Slc39a8/zip8 Influences Complex Traits By Regulating Metal Ion Metabolism

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Doctor of Philosophy (PhD)
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Cell & Molecular Biology
Extracellular matrix
Metal ion
Nitric oxide
Protein N-glycosylation
Medicine and Health Sciences
Molecular Biology
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Common genetic variants at the SLC39A8 locus are genome-wide significantly associated with a variety of traits in human, and SLC39A8 loss-of-function results in developmental defects in multiple organs of both human and mice. SLC39A8 encodes ZIP8, a metal ion transporter best known for transporting manganese (Mn) and zinc (Zn), two essential nutrients required for general metabolism. The goal of my dissertation is to explore the mechanism in which SLC39A8 mediates metal ion transport in vivo and to test the hypothesis that SLC39A8 pleiotropically influences complex traits by regulating metal ion transport. I took advantage of novel Slc398a8 mouse models, cell lines, and samples from human carriers of an SLC39A8 variant. I discovered that hepatic Zip8 reclaims Mn from biliary excretion to maintain whole-body Mn homeostasis, and that hepatic Zip8 is a quantitative regulator of whole-body Mn. Slc39a8 deletion in mice leads to protein N-glycosylation defects indicative of decreased activity of a Mn-dependent enzyme, β-1, 4-galactosyltransferase, while homozygosity of a SLC39A8 loss-of-function variant is associated with hypogalactosylation, suggesting that protein N-glycosylation may be related to the association of SLC39A8 with complex traits in GWAS. Slc39a8 acts through Mn to quantitatively modulate the activity of arginase, another Mn-dependent enzyme that influences blood pressure via nitric oxide (NO). Slc39a8 deletion in mice results in increased NO production, decreased blood pressure, and protection against high-salt-induced hypertension, while homozygosity of the SLC39A8 loss-of-function variant in human is associated with increased NO, providing a plausible explanation for the association of SLC39A8 with blood pressure. Slc39a8 deletion in combination with a Zn deficient diet decrease HDL-C in the blood, suggesting Zn may be involved in the association of SLC39A8 with HDL-C. During embryonic development, Slc39a8 deletion in mice recapitulates hallmarks of left ventricular noncompaction, a rare cardiomyopathy in human. Mechanistically, Slc39a8 deletion decreases cellular Zn uptake, which leads to reduced metal-regulatory transcription factor 1 transcriptional activity, decreased Adamts metalloproteinase transcription, and impaired extracellular matrix degradation that has been implicated in noncompaction. Thus my dissertation reveals the mechanism in which Slc39a8 mediates Mn transport in vivo and demonstrates that Slc39a8 acts through Mn and Zn to modulate the activity of Mn and Zn-dependent enzymes and transcription factors, which in turn pleiotropically influence complex traits especially blood pressure and heart ventricle development.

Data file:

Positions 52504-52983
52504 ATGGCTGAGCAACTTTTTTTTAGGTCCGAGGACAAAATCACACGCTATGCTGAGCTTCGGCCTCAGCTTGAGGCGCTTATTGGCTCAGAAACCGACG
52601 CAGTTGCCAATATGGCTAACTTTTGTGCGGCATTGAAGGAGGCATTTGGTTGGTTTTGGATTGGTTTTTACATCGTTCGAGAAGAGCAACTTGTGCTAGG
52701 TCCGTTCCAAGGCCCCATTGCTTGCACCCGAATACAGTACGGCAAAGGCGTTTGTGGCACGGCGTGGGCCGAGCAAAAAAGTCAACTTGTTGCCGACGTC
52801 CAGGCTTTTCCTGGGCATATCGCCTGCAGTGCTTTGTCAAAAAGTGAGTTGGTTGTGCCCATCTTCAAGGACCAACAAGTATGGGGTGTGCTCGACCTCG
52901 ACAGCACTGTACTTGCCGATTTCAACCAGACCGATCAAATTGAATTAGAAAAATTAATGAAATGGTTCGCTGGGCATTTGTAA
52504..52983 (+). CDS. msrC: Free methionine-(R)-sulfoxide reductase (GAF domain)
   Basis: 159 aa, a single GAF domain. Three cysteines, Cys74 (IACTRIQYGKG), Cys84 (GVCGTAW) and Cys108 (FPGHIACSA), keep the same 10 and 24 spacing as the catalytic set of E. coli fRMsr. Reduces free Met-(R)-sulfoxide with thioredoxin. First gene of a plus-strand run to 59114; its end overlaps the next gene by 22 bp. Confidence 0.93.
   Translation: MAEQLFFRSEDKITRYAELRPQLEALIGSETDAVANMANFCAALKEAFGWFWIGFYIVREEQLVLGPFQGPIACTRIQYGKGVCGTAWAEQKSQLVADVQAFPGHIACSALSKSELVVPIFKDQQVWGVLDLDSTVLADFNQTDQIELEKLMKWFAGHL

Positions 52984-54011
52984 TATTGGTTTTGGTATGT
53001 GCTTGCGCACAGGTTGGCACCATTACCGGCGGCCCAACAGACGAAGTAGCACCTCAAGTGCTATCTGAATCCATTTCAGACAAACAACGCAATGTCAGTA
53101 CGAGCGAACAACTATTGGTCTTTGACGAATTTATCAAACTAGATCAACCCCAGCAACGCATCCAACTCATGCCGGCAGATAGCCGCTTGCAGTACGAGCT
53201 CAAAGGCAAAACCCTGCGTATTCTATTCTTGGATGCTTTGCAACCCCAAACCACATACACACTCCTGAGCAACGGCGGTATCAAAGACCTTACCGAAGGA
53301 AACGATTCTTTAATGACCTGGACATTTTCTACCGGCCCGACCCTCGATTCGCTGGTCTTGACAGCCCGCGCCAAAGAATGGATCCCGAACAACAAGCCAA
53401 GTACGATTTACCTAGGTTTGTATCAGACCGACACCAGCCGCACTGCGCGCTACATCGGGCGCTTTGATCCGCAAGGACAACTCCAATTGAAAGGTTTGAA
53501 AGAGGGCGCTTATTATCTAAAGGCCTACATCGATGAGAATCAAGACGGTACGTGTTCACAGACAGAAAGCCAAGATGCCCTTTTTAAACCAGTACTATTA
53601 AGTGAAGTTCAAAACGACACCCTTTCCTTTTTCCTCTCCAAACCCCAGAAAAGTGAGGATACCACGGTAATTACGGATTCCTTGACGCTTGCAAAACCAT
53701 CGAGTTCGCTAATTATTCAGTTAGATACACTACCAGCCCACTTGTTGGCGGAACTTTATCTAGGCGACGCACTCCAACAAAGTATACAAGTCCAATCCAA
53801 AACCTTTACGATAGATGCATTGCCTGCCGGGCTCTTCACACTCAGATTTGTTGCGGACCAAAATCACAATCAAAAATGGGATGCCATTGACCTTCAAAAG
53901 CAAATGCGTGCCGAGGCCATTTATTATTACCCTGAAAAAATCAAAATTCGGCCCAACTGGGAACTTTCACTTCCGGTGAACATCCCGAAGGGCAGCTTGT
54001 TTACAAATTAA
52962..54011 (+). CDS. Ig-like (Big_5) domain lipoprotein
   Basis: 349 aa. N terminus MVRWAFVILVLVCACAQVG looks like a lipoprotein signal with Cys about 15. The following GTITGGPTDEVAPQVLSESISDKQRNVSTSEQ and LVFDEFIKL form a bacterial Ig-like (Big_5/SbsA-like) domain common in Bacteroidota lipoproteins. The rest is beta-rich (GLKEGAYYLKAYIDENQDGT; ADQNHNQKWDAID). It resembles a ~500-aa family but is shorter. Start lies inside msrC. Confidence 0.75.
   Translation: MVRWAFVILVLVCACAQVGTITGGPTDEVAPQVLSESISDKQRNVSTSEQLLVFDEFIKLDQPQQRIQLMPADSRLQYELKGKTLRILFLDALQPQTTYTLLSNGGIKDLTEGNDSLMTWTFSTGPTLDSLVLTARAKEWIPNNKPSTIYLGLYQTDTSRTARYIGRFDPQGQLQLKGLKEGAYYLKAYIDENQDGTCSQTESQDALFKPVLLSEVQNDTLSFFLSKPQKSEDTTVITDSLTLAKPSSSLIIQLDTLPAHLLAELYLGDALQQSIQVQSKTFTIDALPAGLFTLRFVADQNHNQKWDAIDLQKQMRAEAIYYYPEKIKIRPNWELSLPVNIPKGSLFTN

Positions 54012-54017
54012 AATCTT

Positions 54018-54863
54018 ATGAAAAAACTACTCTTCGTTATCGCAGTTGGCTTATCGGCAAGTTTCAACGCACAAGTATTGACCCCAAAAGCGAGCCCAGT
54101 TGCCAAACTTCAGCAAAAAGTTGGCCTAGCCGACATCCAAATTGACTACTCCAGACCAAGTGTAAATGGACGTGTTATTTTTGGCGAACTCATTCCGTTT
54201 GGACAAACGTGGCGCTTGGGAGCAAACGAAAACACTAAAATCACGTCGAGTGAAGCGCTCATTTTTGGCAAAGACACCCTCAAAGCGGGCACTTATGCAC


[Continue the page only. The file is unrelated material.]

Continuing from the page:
Daniel J. Rader
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